An Analysis of Contemporary Music in He who is Not Busy Being Born is Busy Dying by Bob Dylan

An Analysis of Contemporary Music in He who is Not Busy Being Born is Busy Dying by Bob Dylan

Document details
Category: Arts and Humanities Essay
Subcategory: Music
Words: 417
Pages: 1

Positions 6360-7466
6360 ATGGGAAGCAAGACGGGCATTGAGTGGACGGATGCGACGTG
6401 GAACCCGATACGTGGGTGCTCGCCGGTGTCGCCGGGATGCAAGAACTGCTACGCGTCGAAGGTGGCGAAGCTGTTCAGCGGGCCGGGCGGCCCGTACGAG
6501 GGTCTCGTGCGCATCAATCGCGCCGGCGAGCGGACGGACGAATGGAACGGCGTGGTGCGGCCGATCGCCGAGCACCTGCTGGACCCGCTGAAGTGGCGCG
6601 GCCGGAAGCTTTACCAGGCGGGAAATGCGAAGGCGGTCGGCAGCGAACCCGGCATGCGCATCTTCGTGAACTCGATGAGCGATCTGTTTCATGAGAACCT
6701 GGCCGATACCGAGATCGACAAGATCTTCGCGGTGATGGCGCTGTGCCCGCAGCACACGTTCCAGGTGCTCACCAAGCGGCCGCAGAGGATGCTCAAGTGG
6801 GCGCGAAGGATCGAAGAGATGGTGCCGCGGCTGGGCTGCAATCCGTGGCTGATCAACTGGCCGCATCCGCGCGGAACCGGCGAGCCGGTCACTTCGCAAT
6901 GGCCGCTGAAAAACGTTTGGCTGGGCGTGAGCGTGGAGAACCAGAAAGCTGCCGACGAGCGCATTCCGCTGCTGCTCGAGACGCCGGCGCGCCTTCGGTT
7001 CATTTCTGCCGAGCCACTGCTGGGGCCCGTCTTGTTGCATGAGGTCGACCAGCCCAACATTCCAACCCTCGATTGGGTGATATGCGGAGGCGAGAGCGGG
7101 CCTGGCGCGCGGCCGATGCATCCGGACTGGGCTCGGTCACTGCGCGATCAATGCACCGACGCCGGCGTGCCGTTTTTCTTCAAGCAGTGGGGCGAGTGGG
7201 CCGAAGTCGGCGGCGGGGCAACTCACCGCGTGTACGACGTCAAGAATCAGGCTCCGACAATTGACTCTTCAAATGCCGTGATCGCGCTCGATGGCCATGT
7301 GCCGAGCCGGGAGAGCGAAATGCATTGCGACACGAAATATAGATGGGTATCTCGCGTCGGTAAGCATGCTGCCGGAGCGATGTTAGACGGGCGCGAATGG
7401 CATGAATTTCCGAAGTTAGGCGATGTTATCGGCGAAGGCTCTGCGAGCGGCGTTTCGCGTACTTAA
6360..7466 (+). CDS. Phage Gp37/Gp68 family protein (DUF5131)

When Bob Dylan wrote "he who is not busy being born is busy dying," he could easily have been talking about Willie Nelson. Although Nelson is one of contemporary musics few genuine icons, the 63-year-old singer, songwriter, guitarist and actor remains a restlessly creative soul. And like the proverbial phoenix, he has continually renewed his artistic vision throughout a career that spans more than 35 years, 100 albums, and literally countless miles on the road. Nowhere is that more evident than on Spirit, Nelsons stunning first album for Island Records. Recorded with an intimate acoustic combo of friends and family at his home base of Pedernales Studios outside of Austin, TX, Spirit features an entirely new crop of Nelson originals in a setting that proves the maxim "less is more." Like his monumental Red Headed Stranger album, its a song cycle where the deceptively simple setting brings an even greater depth and hypnotic potency to the affair, which features Texas legend Johnny Gimble on fiddle, sister Bobbie Nelson on piano, veteran Family member Jody Payne on rhythm guitar, and Nelsons trademark voice, songs, and gut-string guitar picking front and center. A soul-searching rumination on love and spirituality, the album draws from Nelsons deep well of American influences like country, gospel and traditional pop to create something altogether original, just as he has done numerous times before in his mercurial musical journey. Spirit arrives at a pivotal point in Nelsons career. Altogether the headline news in recent years may have been his problems with the IRS, a pot bust, and his departure from his longtime label, Columbia Records, in actuality the 1990s have already proven to be an era of both great creativity and well-deserved salutes for Nelson. In recent years, he has recorded a string of critically-acclaimed albums like Across The Borderline (his last record for Columbia, produced by Don Was), Moonlight Becomes You (a gorgeous collection of standards a la...

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